The Once Great Newark Evening News: A Remembrance & Obituary

by Nat Bodian

One of New Jersey's great institutions, The Newark News, founded in 1873 by Wallace Scudder, and operated by the Scudder family for most of its life, died on August 31, 1972.

It had been for most of the 20th century until its demise, the newspaper of record in New Jersey and a highly respected news medium that wielded considerable political power and ranked with the country's best newspapers.

To many, myself included, the Newark News was "The New York Times of New Jersey" and a publishing institution that dominated the State's publishing scene.

Before I go into what the Newark News was about, I'd like to go into its death, because this era looms freshest in my memory.

The beginning of the end came as the 98-year old paper was already falling into a sharp decline, circulation wise, for the first time in its history being surpassed in both daily and Sunday circulation by the Newark Star-Ledger.

The 'clincher' was in February 1971 when the newsroom, which had never been (union) organized, voted to go out on strike. They walked out in May 1971.

It took until April 1972 for the strike to be settled, and for the News to resume publication.

But by then it was too late.

The paper's owners, Media General, which had bought the paper two years earlier from the founding Scudder family, had already sold the Sunday News, along with its presses, to the Star-Ledger.

The sale to Media General in 1970 had been made by Edward M. Scudder and Richard Scudder as co-owners. Edward was president. Richard was publisher.

During the lengthy strike, many of the Newark News top staffers had found jobs or were lured to jobs elsewhere. Longtime News readers had gotten used to the Star-Ledger for their daily news needs, and many large advertisers had opted for keeping their ads with what seemed like a more reliable Star-Ledger, which by now had a huge daily circulation of over 400,000.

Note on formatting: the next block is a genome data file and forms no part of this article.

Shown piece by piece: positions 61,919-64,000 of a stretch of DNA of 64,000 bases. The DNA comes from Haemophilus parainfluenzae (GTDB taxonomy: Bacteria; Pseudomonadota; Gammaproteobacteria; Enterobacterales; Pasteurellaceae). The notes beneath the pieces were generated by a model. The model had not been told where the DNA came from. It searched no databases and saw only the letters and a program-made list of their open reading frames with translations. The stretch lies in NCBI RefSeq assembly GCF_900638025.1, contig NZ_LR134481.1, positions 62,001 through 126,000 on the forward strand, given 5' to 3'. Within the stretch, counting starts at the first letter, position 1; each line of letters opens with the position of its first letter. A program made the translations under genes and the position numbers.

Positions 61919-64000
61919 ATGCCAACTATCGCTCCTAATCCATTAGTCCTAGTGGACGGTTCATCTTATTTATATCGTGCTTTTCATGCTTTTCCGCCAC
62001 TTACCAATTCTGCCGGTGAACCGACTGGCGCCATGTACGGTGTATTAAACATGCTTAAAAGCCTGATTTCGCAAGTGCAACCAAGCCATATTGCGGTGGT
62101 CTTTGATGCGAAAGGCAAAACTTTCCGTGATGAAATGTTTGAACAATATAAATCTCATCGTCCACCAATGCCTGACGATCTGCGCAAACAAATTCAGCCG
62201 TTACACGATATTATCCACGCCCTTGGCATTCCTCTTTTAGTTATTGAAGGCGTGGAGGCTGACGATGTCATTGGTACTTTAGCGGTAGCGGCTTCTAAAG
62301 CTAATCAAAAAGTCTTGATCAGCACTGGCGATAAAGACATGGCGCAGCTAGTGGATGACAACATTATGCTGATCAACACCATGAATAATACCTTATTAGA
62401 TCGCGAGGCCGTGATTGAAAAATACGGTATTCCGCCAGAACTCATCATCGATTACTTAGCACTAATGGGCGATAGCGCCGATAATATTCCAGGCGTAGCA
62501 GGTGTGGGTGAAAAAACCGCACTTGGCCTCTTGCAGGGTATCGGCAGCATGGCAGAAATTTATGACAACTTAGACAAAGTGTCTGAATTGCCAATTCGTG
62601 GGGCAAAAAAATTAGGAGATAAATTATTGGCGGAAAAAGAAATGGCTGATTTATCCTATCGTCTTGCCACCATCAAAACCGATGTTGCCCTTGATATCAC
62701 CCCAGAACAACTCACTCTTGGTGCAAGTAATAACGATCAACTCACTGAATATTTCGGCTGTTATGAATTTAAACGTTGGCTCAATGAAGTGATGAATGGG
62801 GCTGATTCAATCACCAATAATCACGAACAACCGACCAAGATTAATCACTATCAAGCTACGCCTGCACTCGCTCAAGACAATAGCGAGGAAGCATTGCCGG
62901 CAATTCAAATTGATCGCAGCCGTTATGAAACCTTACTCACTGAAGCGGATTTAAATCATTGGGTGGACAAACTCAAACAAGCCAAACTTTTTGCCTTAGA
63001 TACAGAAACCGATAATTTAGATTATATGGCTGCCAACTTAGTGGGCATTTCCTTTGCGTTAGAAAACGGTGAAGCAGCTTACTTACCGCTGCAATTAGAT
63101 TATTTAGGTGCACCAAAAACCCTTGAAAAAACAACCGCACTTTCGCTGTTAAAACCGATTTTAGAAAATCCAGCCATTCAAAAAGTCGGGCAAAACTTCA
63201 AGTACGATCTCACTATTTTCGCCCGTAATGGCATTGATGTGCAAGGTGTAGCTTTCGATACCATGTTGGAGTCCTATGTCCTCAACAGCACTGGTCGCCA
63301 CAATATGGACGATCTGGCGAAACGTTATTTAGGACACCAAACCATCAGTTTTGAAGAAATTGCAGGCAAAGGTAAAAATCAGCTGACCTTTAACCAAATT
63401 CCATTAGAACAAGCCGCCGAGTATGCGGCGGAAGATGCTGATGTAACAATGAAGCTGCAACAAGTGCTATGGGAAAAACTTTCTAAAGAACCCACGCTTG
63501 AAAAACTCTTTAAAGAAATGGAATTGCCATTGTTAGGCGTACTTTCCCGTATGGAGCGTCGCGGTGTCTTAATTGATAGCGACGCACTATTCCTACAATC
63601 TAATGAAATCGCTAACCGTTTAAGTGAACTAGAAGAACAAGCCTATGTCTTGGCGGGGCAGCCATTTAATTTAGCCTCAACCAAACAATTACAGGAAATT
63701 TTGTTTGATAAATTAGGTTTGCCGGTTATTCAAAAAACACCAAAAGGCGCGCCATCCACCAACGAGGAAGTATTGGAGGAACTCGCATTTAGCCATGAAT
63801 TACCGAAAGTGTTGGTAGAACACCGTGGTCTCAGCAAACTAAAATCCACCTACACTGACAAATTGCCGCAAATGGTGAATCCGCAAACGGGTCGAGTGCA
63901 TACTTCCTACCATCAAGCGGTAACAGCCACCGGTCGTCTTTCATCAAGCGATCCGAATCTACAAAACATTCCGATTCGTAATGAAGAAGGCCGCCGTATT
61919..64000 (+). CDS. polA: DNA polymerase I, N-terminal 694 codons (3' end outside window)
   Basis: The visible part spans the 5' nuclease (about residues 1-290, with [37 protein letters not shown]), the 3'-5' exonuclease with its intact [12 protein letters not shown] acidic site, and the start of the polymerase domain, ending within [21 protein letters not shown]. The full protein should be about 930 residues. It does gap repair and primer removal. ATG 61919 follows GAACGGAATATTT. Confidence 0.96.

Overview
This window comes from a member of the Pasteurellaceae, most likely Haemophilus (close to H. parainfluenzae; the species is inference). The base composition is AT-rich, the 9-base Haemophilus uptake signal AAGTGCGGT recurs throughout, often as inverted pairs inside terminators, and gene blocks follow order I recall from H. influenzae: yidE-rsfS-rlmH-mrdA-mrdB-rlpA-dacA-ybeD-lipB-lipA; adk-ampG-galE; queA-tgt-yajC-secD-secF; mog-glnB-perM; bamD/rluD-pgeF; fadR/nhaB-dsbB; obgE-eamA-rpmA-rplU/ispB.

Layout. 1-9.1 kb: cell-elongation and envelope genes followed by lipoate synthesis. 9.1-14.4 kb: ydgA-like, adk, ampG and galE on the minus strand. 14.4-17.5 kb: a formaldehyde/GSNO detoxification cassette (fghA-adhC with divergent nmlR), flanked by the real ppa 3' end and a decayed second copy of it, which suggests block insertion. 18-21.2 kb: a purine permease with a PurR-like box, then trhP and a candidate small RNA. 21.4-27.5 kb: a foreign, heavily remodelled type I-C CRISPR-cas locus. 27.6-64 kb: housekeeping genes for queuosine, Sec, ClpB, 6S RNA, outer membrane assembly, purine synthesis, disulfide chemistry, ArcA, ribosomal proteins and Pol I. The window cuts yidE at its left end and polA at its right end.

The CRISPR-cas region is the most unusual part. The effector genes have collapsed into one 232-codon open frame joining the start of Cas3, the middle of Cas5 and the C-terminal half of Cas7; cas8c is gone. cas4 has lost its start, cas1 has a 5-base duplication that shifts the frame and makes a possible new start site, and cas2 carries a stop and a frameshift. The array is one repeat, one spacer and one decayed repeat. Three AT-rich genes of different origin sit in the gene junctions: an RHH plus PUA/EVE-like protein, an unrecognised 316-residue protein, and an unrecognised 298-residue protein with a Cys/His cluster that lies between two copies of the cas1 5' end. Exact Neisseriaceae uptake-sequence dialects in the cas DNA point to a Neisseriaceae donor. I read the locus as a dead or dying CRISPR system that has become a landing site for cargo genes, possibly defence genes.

News Printed at Ledger

From the time of the Newark News strike settlement in April 1972 until the paper ceased publication on August 31, 1972, the daily editions of the Newark Evening News were printed on Star-Ledger presses. And now "The Gray Lady on Market Street" was dead1.

An Intimate Look at News Operations

The News, under the founding Scudder family, for 96 of its 98-year life, was a great place to work and attracted and developed some of the finest journalists of its era.

Its coverage was statewide, and it had dozens of news bureaus scattered throughout the state, with local staffers on the scene, a large Trenton bureau in the State Capital before other New Jersey papers ever got to Trenton, and a bureau in Washington, D. C.

As a political paper, the News wielded enormous influence. As one longtime News political reported recalled in these snippets from a memoir, the News was "...a very well done paper...(but) they were arrogant...they thought they owned the State...they thought they could tell the Governor what to do...they were basically liberal Republicans..."

The News Classifieds

As the State's most widely circulated paper, both daily and Sunday, over the years it had the most widely consulted advertising section for those seeking employment in North Jersey.

News Coverage

It had staff of seasoned and respected sports writers...its editorials carried punch...and its longtime editorial cartoonist was a Pulitzer Prize winner. Its news coverage was high in quality and widely trusted.

A published report2 in 1985, more than a decade after its demise, recalled the News as still the standard against which all New Jersey newspapers are measured. Such was its legacy.

The report went on to say its arts coverage was "corny and provincial"...that it loved animal stories and would play "lost dog" stories on its front pages...that it considered highway accidents as "big news."

I got to know their military writer Warren Harry Kennett3 in the late 1930s when I encountered him regularly at the Essex Troop Armory where I covered polo matches for the Star-Ledger for several seasons. The Essex Troop team was always the host team.

Salary wise, the News was not a great payer, though their stringers, I knew from my own experience, got twice as much per column inch for their stories as the Ledger paid. Many News reporters generously padded their expense accounts and this practice was generally accepted and even protected4.